has emerged as an important pathogen in people with chronic inflammatory lung diseases such as cystic fibrosis, and recent reports suggest that it may be transmissible by fomites. exhibits two major colony morphology variants: a smooth morphotype ( ) and a rough morphotype ( ). Biofilm formation, prolonged intracellular survival, and colony variant diversity can each contribute to the persistence of and other bacterial pathogens in chronic pulmonary diseases. A prevailing paradigm of chronic infection is that is a noninvasive, biofilm-forming, persistent phenotype and an invasive phenotype that is unable to form biofilms. We show that is hyperaggregative and forms biofilm-like aggregates, which, like biofilm aggregates, are significantly more tolerant than planktonic variants to acidic pHs, hydrogen peroxide (HO), and treatment with amikacin or azithromycin. We further show that both variants are recalcitrant to antibiotic treatment inside human macrophage-like cells and that is more refractory than to azithromycin. Our results indicate that biofilm-like aggregation and protracted intracellular survival may each contribute to the persistence of this problematic pathogen in the face of antimicrobial agents regardless of morphotype. Biofilms of each variant are rapidly killed, however, by acetic acid, which may help to prevent local fomite transmission.
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http://dx.doi.org/10.1128/AAC.01782-17DOI Listing
http://www.ncbi.nlm.nih.gov/pmc/articles/PMC5826145PMC
March 2018

O-Mannosylation of Proteins Enables Yeast Survival at Mammalian Body Temperatures.

mBio 2018 01 2;9(1). Epub 2018 Jan 2.

Department of Microbiology, Ohio State University, Columbus, Ohio, USA

The ability to grow at mammalian body temperatures is critical for pathogen infection of humans. For the thermally dimorphic fungal pathogen , elevated temperature is required for differentiation of mycelia or conidia into yeast cells, a step critical for invasion and replication within phagocytic immune cells. Posttranslational glycosylation of extracellular proteins characterizes factors produced by the pathogenic yeast cells but not those of avirulent mycelia, correlating glycosylation with infection. yeast cells lacking the Pmt1 and Pmt2 protein mannosyltransferases, which catalyze O-linked mannosylation of proteins, are severely attenuated during infection of mammalian hosts. Cells lacking Pmt2 have altered surface characteristics that increase recognition of yeast cells by the macrophage mannose receptor and reduce recognition by the β-glucan receptor Dectin-1. Despite these changes, yeast cells lacking these factors still associate with and survive within phagocytes. Depletion of macrophages or neutrophils does not recover the virulence of the mutant yeast cells. We show that yeast cells lacking Pmt functions are more sensitive to thermal stress and consequently are unable to productively infect mice, even in the absence of fever. Treatment of mice with cyclophosphamide reduces the normal core body temperature of mice, and this decrease is sufficient to restore the infectivity of O-mannosylation-deficient yeast cells. These findings demonstrate that O-mannosylation of proteins increases the thermotolerance of yeast cells, which facilitates infection of mammalian hosts. For dimorphic fungal pathogens, mammalian body temperature can have contrasting roles. Mammalian body temperature induces differentiation of the fungal pathogen into a pathogenic state characterized by infection of host phagocytes. On the other hand, elevated temperatures represent a significant barrier to infection by many microbes. By functionally characterizing cells lacking O-linked mannosylation enzymes, we show that protein mannosylation confers thermotolerance on , enabling infection of mammalian hosts.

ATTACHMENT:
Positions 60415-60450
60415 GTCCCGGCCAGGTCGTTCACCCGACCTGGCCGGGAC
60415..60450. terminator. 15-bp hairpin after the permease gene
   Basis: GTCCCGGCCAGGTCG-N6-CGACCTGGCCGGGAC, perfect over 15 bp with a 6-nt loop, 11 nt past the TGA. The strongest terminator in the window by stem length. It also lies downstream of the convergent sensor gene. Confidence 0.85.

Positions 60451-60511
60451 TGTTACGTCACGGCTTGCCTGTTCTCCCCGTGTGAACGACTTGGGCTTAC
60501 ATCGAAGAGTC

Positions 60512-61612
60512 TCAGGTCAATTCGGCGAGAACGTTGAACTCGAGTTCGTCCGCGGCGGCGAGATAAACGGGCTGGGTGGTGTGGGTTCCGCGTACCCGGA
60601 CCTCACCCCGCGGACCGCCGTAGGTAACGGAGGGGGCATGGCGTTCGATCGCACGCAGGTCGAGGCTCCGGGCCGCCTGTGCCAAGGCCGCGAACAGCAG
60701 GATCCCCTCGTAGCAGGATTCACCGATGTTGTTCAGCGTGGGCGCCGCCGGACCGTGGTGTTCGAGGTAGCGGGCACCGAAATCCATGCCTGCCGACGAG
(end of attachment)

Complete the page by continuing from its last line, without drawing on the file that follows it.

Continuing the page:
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http://dx.doi.org/10.1128/mBio.02121-17DOI Listing
http://www.ncbi.nlm.nih.gov/pmc/articles/PMC5750402PMC
January 2018